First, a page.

Sunday, July 25, 2010
I received "Outstanding Alumni of the Year" award from my graduate school this past weekend in Minneapolis, Minnesota. Upon check in, I heard the front desk person say "You are staying in the executive corner suite" and that's when I thought, who me?? Really??
The room was gorgeous - views and views of downtown Minneapolis. Friday night, I attended the banquet where I said a few words and met the wonderful board and faculty of the university.
Saturday was a free day with university socials going on in the late evening. Herbhusband and I toured the town. We took the light rail to the Mall of America and stayed there for about an hour and a half when we both said let's go! We want to explore the nature scene!
We hopped on a shuttle and found ourselves in lovely park where our herb adventure took us to a more fulfilling place than any mall could offer. . As we began our walk, we could see the downtown sky line through the trees and over the water. The water was so beautiful and the weather was crisp and breezy. On our herb walk we met up with clover growing along the pathways - for a Texan, seeing clover growing so lushly was heaven! We stayed and took many pictures and appreciated a stand of bee balm, yarrow, dandelion and plantain.
Bee Balm: I just love Bee Balm (Monarda) also known as Horsemint by some. In a previous posting I showed you how to make Bee Balm honey and after using this honey each time my throat feels a little funny I thank my herbal teacher, Nicole Telkes, for turning me on to such an delicious and easy way to ward off sore throats. A poultice can also be used for headaches. You would simply infuse bee balm in hot water and soak a cloth in the infusion and apply directly to the skin. Bee Balm has been used by Native Americans to fight mouth and throat infections - the active agent here being thymol, which has antiseptic and antimicrobial properties.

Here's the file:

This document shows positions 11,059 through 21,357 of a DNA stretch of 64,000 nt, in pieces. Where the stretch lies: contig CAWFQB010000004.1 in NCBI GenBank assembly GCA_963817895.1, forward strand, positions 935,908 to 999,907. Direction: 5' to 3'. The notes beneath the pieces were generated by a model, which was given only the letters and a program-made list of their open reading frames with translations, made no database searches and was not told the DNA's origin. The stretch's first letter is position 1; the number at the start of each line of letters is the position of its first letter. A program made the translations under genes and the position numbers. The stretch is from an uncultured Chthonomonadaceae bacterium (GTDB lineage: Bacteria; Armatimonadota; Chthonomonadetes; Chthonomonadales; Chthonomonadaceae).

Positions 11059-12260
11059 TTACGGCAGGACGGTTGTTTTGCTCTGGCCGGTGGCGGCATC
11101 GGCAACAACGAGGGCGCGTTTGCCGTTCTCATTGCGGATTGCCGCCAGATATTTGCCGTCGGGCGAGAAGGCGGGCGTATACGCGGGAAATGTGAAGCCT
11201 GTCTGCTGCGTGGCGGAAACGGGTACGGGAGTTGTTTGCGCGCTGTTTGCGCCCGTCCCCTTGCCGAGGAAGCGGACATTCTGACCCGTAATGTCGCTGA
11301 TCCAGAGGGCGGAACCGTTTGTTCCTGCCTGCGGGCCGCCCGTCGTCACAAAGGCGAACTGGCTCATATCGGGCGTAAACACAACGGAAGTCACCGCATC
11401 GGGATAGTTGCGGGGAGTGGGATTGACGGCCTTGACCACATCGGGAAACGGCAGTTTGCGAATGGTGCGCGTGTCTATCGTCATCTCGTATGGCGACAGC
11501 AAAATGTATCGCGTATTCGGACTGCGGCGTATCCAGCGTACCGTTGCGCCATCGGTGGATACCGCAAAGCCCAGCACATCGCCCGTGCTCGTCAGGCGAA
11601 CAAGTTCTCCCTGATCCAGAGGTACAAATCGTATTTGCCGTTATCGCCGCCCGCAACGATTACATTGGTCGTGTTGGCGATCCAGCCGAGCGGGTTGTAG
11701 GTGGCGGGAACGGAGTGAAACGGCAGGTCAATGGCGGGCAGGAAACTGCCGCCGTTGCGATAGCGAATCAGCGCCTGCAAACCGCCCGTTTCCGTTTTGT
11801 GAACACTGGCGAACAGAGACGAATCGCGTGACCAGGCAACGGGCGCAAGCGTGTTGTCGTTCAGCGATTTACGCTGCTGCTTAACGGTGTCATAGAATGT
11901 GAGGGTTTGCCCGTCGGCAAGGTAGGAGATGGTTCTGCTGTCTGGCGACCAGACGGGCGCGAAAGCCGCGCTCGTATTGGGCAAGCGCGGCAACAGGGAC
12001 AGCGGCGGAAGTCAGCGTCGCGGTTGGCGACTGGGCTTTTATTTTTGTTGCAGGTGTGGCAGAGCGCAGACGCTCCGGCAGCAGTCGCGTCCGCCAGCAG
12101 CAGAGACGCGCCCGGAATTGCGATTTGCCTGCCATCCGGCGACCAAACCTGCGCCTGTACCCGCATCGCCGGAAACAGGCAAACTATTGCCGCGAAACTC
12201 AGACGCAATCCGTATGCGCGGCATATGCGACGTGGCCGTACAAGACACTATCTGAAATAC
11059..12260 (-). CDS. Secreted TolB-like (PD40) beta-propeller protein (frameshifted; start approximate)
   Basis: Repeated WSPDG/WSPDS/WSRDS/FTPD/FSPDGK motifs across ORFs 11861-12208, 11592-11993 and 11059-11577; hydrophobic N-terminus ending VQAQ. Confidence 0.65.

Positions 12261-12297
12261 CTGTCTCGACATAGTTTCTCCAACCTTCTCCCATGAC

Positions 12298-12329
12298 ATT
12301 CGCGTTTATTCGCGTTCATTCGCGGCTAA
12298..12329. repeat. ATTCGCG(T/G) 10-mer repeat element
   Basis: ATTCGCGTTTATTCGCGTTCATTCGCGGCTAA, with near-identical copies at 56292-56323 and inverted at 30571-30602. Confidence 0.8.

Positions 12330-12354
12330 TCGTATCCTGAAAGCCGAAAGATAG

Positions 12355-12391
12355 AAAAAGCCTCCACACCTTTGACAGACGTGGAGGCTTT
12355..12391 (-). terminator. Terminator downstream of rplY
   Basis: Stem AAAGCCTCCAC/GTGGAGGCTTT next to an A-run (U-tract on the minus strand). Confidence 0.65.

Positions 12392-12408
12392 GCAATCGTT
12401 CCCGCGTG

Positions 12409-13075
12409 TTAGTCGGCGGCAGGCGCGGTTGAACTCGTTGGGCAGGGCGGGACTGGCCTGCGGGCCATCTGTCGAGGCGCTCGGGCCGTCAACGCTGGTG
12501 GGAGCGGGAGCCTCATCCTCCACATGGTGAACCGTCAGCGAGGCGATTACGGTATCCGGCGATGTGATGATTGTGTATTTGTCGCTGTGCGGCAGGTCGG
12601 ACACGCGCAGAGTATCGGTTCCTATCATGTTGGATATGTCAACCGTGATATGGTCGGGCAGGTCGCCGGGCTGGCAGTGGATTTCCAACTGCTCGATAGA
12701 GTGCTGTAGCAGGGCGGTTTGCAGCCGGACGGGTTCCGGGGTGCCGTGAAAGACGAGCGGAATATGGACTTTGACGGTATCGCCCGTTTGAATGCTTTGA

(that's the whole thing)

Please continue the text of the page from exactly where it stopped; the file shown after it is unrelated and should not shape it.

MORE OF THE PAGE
Clover: This particular clover is Trifolium repens, part of the pea family (Fabaceae). My favorite clover is red clover; however this lower growing clover offers white creamy flowers and is often used as a pasture feed. It can be a wonderful addition to an herb garden, as seen here, since it introduces nitrogen to the soil and can keep out unwanted seedlings/weeds. You want soil rich in nitrogen to keep your soil healthy and able to defend itself against disease. Clover is high in protein and to eat this particular type of clover, you must boil it for at least 5 minutes since it's hard to digest. You could also sauté the leaves and/or roots with other veggies to add more protein in your diet.
Yarrow: I just love the feathery fern like leaves on the Yarrow. Yarrow is quite interesting in that internally, its actions are hypotensive, astringent, diuretic, and antiseptic. It has been used to assist with high blood pressure and has a reputation for being effective in bringing down fevers. It is said that drinking the tea can help decrease menstruation as well as helping expel afterbirth. It has also been used to shrink hemorrhoids. Externally, it is often used to stop bleeding wounds (astringent).
Dandelion: Dandelion has such a bad rap! I can't get over how this healing plant has been labeled the enemy for so many years. Dandelion (Taraxacum officinale) gets it's name from the tooth like edges on its leaves. In Spanish it can be broken down to Dent de Leon or Tooth of the Lion. All parts of the Dandelion are edible. The fresher newer leaves can be eaten directly in salads or sautéed with a little olive oil and salt and pepper for a wonderful change to your culinary routine. The flowers can be tossed into salads, too. But the roots....ahhh the roots is where the action's at! The roots can be made into tincture and the tincture (a bitter) can be taken just before meals to stimulate bile production and help aid digestion. The roots also have caffeine and can be roasted and substituted for coffee for people who need to back away from coffee for whatever reason. The roots are also said to help with liver detoxification and kidney health. It's a tonic so it's actions are best when used in small doses over long periods of time. There is so much that can be said about our herbal friend dandelion, that I will set aside time and focus a posting featuring dandelion in its full glory.